Maurice Stephens, (2018), starter activity biology [ONLINE]. Available at: www.slideplayer.com/slide/4623357/ [Accessed 2 November 2018].

Bulk transport

Cells need bulk transport mechanisms to be able to take up something big like an entire bacterium. As channel proteins and carrier proteins are only able to transport specific kinds of small molecules across the membrane. The mechanisms used in bulk transport involve engulfing the matter to be moved, in their own small pouches of membrane, which then in turn move the substance across using their ability to bud from or combine with the membrane to do so. The majority of cells in our body do not engulf entire microorganisms however mostly they do some form of bulk transport. The reason for this is that it allows cells to be able to acquire nutrients from the environment; selectively some “grab” certain more desired particles out of the extra cellular fluid, or release gesticulating molecules in order to communicate with neighbours. bulk transport is an energy requiring and a extremely energy intensive process similar to the active transport processes which move ions and small molecules via carrier proteins. There are a few means of bulk transport such as; phagocytosis, pinocytosis, receptor mediated endocytosis, and exocytosis.

Image 1.4

Grace Carson, (2017), AP Biology [ONLINE]. Available at: https://gracemcarson.wordpress.com/category/uncategorized/ [Accessed 2 November 2018].

Endocytosis is a way in which large particles, such as cells or cellular debris, are brought into the cell. A form of endocytosis is phagocytosis which is also known as cell eating. This process involves engulfing and ingesting foreign bodies such as bacteria or other cells by phagocytes or certain protists, such as amoebas.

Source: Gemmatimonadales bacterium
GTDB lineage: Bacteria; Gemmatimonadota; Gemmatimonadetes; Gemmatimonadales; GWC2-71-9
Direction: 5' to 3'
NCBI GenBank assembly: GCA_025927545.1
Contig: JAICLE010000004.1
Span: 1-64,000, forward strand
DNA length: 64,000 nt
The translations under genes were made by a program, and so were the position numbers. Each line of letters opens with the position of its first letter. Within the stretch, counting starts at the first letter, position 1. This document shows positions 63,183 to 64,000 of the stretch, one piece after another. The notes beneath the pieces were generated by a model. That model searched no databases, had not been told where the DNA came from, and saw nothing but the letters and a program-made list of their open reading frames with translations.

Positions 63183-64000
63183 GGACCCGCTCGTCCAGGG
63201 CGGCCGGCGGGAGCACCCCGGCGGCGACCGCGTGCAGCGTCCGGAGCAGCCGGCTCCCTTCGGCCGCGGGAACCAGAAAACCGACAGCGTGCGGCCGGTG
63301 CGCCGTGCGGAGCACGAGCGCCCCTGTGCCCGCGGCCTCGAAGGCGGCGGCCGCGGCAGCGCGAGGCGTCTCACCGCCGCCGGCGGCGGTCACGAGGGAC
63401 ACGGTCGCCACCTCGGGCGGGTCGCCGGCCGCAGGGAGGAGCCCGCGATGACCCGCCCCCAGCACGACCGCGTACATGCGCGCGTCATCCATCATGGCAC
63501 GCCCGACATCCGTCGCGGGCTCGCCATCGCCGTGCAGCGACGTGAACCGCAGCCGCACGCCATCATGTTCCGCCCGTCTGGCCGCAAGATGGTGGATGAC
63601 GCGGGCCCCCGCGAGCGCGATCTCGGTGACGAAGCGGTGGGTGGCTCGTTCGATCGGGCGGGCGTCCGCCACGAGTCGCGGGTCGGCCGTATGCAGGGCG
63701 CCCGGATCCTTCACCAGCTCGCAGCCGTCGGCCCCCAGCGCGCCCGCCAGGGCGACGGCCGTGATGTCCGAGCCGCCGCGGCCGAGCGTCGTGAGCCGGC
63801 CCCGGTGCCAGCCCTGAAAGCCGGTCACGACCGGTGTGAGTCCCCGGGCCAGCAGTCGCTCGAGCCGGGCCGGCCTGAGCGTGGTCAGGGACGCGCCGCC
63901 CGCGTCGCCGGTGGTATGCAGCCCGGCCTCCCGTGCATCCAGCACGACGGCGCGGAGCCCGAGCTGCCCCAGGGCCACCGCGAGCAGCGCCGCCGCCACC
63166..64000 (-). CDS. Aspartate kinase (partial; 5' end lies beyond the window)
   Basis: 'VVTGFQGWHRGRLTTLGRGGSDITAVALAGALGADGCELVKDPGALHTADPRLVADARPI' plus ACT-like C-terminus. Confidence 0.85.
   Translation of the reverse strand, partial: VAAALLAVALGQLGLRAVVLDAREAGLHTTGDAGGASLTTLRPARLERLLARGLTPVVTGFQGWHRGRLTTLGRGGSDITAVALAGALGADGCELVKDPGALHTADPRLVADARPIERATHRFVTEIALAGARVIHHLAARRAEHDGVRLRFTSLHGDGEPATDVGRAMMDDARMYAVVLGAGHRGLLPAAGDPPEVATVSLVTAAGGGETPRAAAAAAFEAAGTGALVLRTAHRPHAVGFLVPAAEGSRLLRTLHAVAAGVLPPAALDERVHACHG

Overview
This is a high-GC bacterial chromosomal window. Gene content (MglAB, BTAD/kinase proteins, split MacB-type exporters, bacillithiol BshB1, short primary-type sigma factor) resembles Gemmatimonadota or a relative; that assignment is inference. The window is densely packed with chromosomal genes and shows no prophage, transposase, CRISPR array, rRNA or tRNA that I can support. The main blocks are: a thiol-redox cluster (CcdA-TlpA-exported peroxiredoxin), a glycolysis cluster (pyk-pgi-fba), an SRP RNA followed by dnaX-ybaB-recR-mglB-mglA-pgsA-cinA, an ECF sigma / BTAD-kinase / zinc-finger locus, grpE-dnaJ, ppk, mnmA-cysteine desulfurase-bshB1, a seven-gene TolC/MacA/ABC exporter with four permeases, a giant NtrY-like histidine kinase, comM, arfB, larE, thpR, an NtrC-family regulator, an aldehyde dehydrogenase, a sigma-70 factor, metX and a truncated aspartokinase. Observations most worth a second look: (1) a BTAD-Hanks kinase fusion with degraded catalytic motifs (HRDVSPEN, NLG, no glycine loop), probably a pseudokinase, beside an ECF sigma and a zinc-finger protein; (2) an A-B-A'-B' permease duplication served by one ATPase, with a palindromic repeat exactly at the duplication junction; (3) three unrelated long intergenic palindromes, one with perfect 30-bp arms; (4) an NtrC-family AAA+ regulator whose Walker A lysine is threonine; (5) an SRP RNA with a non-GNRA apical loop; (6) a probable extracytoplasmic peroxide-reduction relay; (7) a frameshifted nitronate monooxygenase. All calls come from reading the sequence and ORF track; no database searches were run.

Image 1.5

Mosby, (2009), Mosby’s Medical Dictionary, 9th Edition [ONLINE]. Available at: https://medical-dictionary.thefreedictionary.com/phagocytosis [Accessed 4 November 2018].

Pinocytosis is a method by which cells consume extracellular fluid and its contents. this process involves creating of invaginations by the cell membrane which  then ingest the fluid  and in turn they close and break off in order to form fluid-filled vacuoles in the cytoplasm. This process is known as cell drinking.

Image 1.6

Miller Keane, (2003), Miller-Keane Encyclopaedia [ONLINE]. Available at: https://medical-dictionary.thefreedictionary.com/pinocytosis [Accessed 4 November 2018].

Receptor-Mediated Endocytosis the process of binding together molecules such as hormones, antibodies and other proteins, and lipids to particular receptors within the plasma membrane. It is then followed by their clustering or concentration at specific membrane sites, which are then internalized or engulfed by the cell and taken away from the site.

Image 1.7

Unknown, (2018), Membrane Transport for Macromolecules [ONLINE]. Available at: www.biologyexams4u.com [Accessed 4 November 2018].

Exocytosis is the process of omitting waste from a cell of particles that are too big to be able to diffuse through the wall. This process mirrors the process of endocytosis as it does the complete opposite. It is also known as the aggregation of migrating Leukocytes in the epidermis as part of the inflammatory response.

Image 1.8

Unknown, (2017), Structural Biochemistry [ONLINE]. Available at: www.slideplayer.com/slide/4623357/ [Accessed 2 November 2018].